Comments: 120 • Responses: 34 • Date: 2014-09-17 01:37:51 UTCsource
d0tamon18 karma2014-09-17 01:40:50 UTC
How does it actually feel when you know you have a tumor? Share the experience
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CapnGnarly97 karma2014-09-17 01:54:11 UTC
It was pretty surreal for me. I found out on Friday, September 5, after having a seizure on my back deck. I was taking some stuff out to my car, as my family was headed out for the night. I went into my seizure, my wife called an ambulance, my neighbor cleared my back fence to come help, and the rest of the night was a blur in the emergency room.
I remember the docs wondering why I had a seizure, and they ordered a CT-Scan. Following that, there were some anomalies they wanted to see closer, so into the MRI I went. After the MRI, my first neurologist came in and calmly explained that there was a diffused mass in my front right lobe, approx 5 cubic cm. Swelling and inflammation around that is what caused the seizure, and I'd need to have the tumor removed quickly to avoid any more problems.
At first, it was too factual. Just information for me to parse and sort. One moment, I'm a 29-year-old husband, father of 3, full-time employee at a great place, and in the next moment, I'm a dude with a brain tumor that gonna have my head cut open.
I am a man of faith and family, and my focus very quickly turned to that for strength and stability. I have twins that well be 3 mid October, and a 5 month old baby boy. I'm very new to the dad job, but I love it and want to keep doing it forever. The thought that my kids could be robbed of one of the greatest joys I could give them sucked, and I knew that it would be by faith and family that I would pull out of this no problem.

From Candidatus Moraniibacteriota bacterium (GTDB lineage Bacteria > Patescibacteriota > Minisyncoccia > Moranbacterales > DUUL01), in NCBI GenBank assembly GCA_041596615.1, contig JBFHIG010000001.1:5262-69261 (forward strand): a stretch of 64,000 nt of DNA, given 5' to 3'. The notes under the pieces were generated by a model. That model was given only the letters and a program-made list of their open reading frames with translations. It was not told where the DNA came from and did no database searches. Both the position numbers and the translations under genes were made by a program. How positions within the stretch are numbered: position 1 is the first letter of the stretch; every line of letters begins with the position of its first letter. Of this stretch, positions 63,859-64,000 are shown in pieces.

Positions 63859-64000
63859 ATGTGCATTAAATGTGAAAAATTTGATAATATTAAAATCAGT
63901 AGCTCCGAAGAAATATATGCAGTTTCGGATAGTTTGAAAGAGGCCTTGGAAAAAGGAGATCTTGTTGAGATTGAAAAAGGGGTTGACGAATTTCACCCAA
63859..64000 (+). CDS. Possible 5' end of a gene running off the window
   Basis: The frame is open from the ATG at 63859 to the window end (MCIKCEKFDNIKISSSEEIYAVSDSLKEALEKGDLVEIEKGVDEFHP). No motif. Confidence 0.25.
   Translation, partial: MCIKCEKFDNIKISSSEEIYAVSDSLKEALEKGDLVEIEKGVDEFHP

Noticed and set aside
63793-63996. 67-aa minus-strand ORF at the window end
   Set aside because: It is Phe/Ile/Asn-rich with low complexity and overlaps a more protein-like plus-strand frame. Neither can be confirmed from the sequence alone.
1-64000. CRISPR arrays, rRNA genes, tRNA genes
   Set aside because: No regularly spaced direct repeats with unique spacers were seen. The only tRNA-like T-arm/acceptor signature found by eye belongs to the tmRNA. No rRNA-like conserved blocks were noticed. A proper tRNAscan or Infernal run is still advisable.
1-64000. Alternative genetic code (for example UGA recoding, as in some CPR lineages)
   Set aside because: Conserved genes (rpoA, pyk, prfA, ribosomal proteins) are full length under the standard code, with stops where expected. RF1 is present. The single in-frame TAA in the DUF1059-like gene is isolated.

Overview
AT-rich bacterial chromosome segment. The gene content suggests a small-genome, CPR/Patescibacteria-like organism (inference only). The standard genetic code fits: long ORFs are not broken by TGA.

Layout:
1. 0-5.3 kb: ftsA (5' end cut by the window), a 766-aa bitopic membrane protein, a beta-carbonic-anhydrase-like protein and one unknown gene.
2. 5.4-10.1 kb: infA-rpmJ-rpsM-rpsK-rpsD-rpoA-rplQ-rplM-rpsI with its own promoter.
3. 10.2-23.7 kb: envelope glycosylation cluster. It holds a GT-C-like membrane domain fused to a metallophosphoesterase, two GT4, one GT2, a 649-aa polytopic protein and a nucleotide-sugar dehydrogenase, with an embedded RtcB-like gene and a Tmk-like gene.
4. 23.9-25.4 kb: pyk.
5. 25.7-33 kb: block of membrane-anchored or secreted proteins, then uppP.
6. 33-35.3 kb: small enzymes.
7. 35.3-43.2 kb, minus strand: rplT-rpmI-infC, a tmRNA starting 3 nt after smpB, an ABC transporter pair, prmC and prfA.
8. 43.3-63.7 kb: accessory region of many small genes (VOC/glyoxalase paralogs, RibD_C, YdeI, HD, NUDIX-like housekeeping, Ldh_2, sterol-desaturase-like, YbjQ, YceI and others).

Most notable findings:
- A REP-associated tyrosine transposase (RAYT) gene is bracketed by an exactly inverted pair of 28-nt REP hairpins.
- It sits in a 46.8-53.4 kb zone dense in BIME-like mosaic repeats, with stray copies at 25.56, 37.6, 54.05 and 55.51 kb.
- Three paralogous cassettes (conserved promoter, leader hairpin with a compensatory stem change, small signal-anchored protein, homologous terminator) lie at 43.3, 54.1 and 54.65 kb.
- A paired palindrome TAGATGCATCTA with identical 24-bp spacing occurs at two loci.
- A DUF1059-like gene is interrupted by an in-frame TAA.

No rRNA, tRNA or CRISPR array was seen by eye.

We got in touch with a phenomenal tumor surgeon from UW Madison Health, who thankfully took my case. By Wednesday, I was on his office and had surgery booked for Monday morning. My prognosis has always been positive, and hearing people say "for having a brain tumor, this is the best case scenario" is still strange.
I went into a four-hour surgery on Monday morning, and following a post-op MRI, there appears to be no more tumor, no sign of stroke, just some swelling from the surgery. Km exhausted as all get out and look forward to drug-induced sleep, but take what I can get. My family and support group has astonished me throughout this last week, and I can't even begin to explain how much that helps.
If you know someone about to go through something like this, do ANYTHING no matter how small for them. The littlest things have been life changers this week, and we won't forget a moment.